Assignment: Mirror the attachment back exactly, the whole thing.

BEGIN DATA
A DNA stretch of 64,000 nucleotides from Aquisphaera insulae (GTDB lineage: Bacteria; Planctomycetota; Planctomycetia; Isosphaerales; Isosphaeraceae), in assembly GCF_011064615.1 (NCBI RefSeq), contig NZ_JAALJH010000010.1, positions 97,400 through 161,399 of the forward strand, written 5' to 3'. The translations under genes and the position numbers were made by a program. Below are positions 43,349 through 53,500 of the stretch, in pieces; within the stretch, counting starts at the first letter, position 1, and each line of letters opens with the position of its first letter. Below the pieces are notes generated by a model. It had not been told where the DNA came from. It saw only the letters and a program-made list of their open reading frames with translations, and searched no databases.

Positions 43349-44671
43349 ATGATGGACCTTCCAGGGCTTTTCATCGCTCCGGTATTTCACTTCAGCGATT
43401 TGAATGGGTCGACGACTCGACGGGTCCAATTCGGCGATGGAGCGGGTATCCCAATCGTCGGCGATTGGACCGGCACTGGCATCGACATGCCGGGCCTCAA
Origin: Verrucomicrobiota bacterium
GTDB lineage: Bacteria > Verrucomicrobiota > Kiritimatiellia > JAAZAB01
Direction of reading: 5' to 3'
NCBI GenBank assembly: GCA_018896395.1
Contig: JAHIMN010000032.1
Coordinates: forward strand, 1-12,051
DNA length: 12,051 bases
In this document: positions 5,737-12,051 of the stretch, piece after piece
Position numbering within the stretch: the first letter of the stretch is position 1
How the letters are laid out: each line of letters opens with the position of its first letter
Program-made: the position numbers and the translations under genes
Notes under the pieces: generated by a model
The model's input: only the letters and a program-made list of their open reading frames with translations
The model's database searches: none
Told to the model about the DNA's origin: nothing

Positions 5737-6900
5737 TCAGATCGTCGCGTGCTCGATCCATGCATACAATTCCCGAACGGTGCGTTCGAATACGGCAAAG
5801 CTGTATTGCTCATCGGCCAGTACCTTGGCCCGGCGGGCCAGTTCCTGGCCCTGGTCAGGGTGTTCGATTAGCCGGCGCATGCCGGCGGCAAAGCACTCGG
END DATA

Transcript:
A DNA stretch of 64,000 nucleotides from Aquisphaera insulae (GTDB lineage: Bacteria; Planctomycetota; Planctomycetia; Isosphaerales; Isosphaeraceae), in assembly GCF_011064615.1 (NCBI RefSeq), contig NZ_JAALJH010000010.1, positions 97,400 through 161,399 of the forward strand, written 5' to 3'. The translations under genes and the position numbers were made by a program. Below are positions 43,349 through 53,500 of the stretch, in pieces; within the stretch, counting starts at the first letter, position 1, and each line of letters opens with the position of its first letter. Below the pieces are notes generated by a model. It had not been told where the DNA came from. It saw only the letters and a program-made list of their open reading frames with translations, and searched no databases.

Positions 43349-44671
43349 ATGATGGACCTTCCAGGGCTTTTCATCGCTCCGGTATTTCACTTCAGCGATT
43401 TGAATGGGTCGACGACTCGACGGGTCCAATTCGGCGATGGAGCGGGTATCCCAATCGTCGGCGATTGGACCGGCACTGGCATCGACATGCCGGGCCTCAA
Origin: Verrucomicrobiota bacterium
GTDB lineage: Bacteria > Verrucomicrobiota > Kiritimatiellia > JAAZAB01
Direction of reading: 5' to 3'
NCBI GenBank assembly: GCA_018896395.1
Contig: JAHIMN010000032.1
Coordinates: forward strand, 1-12,051
DNA length: 12,051 bases
In this document: positions 5,737-12,051 of the stretch, piece after piece
Position numbering within the stretch: the first letter of the stretch is position 1
How the letters are laid out: each line of letters opens with the position of its first letter
Program-made: the position numbers and the translations under genes
Notes under the pieces: generated by a model
The model's input: only the letters and a program-made list of their open reading frames with translations
The model's database searches: none
Told to the model about the DNA's origin: nothing

Positions 5737-6900
5737 TCAGATCGTCGCGTGCTCGATCCATGCATACAATTCCCGAACGGTGCGTTCGAATACGGCAAAG
5801 CTGTATTGCTCATCGGCCAGTACCTTGGCCCGGCGGGCCAGTTCCTGGCCCTGGTCAGGGTGTTCGATTAGCCGGCGCATGCCGGCGGCAAAGCACTCGG